Your future is in your thoughts

Inside of your head is an internal voice influencing you. Your inner voice influences your emotions which influence your direction which determines your destination. So that “innocent little internal voice” is pretty stinkin’ powerful!

“. . . we take captive every thought to make it obedient to Christ.. (2 Cor. 10:5b)


A pastor friend was speaking at his Dad’s (a retired pastor) memorial service last week. His Dad’s life, like most ministers, included ups and downs.

Then he shared a truth which is a great tool to help us monitor our inner voice. Here’s the quote:

“If I am to remain faithful to God in the assignments of my life, the influence of the goodness of God must be greater than the influence of the difficult circumstances and sinful people I encounter.” – J. Robin Maxson

A buffet of thoughts await your choosing today. Choose wisely.


I didn’t want to purchase Bob Goff’s book, LOVE DOES. Sorry Bob. I’ve heard him speak (amazing) and read the positive reviews on his book. Still didn’t buy it. Why? I was afraid it was a “you’re gonna feel guilty about not doing more” kinda book. Since I don’t enjoy feeling guilty, I didn’t get the book.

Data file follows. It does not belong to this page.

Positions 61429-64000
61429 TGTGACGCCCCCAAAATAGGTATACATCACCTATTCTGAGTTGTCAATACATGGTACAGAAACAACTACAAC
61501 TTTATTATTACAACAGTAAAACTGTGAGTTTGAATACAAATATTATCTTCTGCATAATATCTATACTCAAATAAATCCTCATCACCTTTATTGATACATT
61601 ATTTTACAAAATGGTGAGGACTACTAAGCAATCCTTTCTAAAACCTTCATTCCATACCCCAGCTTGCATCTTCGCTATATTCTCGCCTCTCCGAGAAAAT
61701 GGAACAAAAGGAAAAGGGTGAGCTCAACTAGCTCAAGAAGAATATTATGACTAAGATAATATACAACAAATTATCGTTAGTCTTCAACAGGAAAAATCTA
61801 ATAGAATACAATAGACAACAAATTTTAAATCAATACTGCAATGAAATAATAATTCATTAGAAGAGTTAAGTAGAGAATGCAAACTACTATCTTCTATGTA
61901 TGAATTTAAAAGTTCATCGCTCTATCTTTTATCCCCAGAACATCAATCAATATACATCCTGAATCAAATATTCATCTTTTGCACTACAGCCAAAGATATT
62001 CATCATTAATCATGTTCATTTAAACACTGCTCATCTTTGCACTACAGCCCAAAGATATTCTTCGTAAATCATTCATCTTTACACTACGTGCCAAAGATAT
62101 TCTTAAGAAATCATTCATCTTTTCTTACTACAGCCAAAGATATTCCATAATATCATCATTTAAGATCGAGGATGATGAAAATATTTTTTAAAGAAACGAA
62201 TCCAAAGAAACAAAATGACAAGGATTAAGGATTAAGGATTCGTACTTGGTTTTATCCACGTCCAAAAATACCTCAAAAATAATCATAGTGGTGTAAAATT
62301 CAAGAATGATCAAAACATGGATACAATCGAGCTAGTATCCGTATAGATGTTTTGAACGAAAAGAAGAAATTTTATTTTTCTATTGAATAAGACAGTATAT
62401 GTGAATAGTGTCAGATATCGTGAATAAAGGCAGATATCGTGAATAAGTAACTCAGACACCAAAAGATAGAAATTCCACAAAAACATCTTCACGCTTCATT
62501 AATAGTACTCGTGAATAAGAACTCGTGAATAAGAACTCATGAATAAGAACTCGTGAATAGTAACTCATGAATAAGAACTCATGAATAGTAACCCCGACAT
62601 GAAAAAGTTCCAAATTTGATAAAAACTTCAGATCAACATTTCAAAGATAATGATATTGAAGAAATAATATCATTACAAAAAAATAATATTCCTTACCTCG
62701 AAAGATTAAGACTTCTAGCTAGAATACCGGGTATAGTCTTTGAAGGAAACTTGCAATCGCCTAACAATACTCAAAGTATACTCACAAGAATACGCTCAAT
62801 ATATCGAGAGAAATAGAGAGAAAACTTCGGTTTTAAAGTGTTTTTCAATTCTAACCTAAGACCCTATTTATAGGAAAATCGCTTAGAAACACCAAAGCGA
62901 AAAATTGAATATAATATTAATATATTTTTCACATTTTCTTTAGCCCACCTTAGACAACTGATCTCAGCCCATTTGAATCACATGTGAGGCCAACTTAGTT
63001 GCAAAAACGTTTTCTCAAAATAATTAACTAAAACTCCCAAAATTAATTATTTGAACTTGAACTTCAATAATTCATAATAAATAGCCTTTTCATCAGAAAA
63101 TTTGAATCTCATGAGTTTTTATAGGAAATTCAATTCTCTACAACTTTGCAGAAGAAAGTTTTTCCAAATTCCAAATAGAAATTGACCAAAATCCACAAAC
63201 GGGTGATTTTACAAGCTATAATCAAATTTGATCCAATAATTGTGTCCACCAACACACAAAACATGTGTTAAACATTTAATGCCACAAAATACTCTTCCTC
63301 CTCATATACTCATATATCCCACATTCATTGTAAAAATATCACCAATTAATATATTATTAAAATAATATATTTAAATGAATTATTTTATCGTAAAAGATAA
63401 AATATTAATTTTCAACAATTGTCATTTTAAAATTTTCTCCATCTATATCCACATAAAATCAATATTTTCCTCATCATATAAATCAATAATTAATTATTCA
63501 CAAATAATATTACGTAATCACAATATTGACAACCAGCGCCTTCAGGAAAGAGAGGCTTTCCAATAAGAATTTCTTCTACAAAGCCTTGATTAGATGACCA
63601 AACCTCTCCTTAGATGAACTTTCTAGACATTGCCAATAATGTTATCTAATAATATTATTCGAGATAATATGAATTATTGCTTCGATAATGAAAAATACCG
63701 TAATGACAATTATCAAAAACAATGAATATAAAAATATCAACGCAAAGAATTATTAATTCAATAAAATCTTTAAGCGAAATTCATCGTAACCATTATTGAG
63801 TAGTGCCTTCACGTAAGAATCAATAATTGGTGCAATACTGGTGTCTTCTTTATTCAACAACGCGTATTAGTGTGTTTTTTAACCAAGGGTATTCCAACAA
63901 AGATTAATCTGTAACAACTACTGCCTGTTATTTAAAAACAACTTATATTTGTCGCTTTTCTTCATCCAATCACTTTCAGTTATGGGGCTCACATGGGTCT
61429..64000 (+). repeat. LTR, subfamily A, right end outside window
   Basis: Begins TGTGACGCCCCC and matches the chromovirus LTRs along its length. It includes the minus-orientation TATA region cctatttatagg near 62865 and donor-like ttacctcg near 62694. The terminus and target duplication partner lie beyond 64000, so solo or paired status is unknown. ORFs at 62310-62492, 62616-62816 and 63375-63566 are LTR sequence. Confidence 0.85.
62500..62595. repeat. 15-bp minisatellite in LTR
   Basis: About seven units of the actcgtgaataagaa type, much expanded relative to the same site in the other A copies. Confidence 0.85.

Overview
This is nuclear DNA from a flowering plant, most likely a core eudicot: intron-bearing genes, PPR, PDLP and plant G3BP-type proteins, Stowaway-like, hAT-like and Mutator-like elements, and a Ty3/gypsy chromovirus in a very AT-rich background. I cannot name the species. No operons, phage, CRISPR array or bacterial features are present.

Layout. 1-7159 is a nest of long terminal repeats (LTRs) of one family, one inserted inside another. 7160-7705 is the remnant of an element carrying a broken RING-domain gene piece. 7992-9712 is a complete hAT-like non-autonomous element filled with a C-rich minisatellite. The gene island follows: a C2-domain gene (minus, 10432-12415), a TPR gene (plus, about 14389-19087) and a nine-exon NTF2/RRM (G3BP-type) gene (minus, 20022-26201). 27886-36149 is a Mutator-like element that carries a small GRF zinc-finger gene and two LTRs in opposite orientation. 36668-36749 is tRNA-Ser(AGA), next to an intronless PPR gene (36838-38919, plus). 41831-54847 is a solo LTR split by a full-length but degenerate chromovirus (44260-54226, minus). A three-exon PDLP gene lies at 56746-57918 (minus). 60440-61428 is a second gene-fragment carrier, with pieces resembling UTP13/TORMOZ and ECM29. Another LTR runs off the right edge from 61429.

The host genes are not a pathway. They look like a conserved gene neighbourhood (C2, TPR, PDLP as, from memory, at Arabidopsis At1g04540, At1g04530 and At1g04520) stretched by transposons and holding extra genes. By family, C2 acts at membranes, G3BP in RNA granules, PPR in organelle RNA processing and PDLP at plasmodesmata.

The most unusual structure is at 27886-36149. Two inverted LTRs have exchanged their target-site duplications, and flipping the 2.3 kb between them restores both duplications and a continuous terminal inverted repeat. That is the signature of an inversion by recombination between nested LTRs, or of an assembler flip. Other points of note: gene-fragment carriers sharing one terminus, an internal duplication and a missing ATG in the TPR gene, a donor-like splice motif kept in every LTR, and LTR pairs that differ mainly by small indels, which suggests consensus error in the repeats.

love does

Last week a friend sent me a copy so I figured it was time to quit avoiding it. This weekend I read it . . . actually, I devoured it.

It surprised me. After all, I didn’t expect to discover a Washington D.C. lawyer who skateboards to work, occasionally offices at Disneyland’s Tom Sawyer Island, and is passionately attempting to rescue an entire generation of exploited children in Uganda and India.

I finished the book inspired to pray “impossible prayers”.

Today, I want to mail YOU a copy. Seriously.

Bob’s unbelievable stories make this book a page turner! Here are a few inspiring quotes:

“I used to be afraid at failing at the things that really mattered to me, but now I’m more afraid of succeeding at the things that don’t matter.”